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Explanation of E-field torque and initial angle

  1. Jan 28, 2014 #1
    1. The problem statement, all variables and given/known data
    A dipole moment is placed in a uniform electric field oriented along an unknown direction. The maximum torque applied to the dipole is equal to 0.1 N.m. When the dipole reaches equilibrium its potential energy is equal to -0.2 J. What was the initial angle between the direction of the dipole moment and the direction of the electric field?

    2. Relevant equations
    torque = pEsin(theta)
    Potential Energy = pEcos(theta)
    Work = pEcos(Θ2) - pEcos(Θ1)

    3. The attempt at a solution
    I got the correct answer, which was about 26.5°. What I am unsure about is why that worked, and how would I have understood that intuitively, I googled the question after attempting it for a while.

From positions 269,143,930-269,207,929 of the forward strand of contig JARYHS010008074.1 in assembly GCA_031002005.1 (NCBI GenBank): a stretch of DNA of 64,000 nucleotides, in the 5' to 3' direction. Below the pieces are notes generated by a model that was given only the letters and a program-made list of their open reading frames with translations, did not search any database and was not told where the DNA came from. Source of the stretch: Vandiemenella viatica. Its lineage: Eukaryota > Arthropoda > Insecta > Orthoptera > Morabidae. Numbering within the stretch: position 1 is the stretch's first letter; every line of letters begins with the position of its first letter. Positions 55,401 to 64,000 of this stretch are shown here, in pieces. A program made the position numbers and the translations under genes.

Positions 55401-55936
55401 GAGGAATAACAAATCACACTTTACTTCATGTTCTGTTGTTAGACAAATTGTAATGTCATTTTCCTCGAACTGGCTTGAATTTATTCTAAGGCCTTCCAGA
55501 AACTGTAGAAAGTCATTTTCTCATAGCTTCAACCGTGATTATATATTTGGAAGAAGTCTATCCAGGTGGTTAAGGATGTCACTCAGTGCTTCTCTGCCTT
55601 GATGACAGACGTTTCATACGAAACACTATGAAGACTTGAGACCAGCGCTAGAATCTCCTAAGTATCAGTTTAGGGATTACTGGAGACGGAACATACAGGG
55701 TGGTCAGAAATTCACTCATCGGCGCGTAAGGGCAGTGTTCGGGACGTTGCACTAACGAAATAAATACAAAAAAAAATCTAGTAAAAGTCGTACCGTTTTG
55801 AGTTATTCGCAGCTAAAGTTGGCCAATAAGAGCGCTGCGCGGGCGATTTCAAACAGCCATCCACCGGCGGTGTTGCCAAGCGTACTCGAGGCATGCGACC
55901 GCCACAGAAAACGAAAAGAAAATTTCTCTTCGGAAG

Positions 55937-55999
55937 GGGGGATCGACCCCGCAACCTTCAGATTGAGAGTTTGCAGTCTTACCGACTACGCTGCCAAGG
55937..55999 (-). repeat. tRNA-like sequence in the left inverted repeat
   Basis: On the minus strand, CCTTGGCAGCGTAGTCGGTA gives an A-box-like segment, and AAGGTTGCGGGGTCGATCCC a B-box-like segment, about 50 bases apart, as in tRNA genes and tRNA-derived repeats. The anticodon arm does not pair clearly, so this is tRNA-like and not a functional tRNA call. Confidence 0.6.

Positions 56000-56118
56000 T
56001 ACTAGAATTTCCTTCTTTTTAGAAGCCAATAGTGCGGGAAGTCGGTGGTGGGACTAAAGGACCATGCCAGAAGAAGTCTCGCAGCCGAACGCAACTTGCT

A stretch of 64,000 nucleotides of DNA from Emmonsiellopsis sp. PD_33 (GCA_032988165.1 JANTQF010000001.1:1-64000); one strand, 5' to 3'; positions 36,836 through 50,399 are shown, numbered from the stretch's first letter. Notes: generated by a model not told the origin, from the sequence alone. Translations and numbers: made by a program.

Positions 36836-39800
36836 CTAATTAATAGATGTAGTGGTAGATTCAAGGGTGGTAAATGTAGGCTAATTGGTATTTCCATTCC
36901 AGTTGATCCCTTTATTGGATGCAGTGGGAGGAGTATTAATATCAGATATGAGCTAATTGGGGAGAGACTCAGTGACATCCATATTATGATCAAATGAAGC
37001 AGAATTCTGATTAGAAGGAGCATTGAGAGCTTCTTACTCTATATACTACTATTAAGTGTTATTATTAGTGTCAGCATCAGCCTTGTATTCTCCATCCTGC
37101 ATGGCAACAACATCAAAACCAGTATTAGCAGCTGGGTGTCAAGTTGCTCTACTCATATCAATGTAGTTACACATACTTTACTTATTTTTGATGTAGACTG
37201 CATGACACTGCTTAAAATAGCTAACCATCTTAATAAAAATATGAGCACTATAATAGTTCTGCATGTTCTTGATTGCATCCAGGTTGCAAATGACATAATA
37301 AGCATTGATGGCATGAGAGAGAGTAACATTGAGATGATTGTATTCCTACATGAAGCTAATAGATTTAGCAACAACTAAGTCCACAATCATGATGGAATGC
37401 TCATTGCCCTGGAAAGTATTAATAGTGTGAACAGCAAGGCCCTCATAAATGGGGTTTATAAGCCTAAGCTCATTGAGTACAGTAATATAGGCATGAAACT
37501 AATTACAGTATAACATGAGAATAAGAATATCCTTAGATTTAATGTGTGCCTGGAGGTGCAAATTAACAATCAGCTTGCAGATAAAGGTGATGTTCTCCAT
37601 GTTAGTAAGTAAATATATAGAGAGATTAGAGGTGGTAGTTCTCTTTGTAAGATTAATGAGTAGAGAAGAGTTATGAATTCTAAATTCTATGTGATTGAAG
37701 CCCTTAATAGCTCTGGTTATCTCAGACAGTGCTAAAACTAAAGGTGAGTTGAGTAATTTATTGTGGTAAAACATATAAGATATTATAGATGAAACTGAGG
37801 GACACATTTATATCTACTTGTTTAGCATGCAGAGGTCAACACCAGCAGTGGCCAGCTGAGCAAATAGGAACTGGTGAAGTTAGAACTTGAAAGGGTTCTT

To get that answer. The maximum torque was divided by the potential energy, and then the inverse tan was taken to get the angle. I'm not sure what this means and I would appreciate help.

    edit: also, it's possible that this may be the wrong answer, I selected 30 degrees (multiple choice) and assumed it may have been rounded, since my teacher likes to round out to easier numbers
    Last edited: Jan 28, 2014
  2. jcsd
  3. Jan 28, 2014 #2

    rude man

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    Homework Helper
    Gold Member

    Potential energy is not pEcos(x) when the dipole is at its minimum energy alignment. That's its potential energy when it's aligned to the original angle x.

    That angle is indeed 30 deg.
  4. Aug 7, 2015 #3
    This is a poorly worded problem, which makes it confusing. What they mean is that the dipole is placed in an electric field -> while a torque of 0.1N/m is applied to it <-. Under the influence of the torque it remains at some unknown angle theta. After the torque is released it returns to its equilibrium (lowest energy) state. The potential energy of that state is -0.2 J.
    Last edited: Aug 7, 2015
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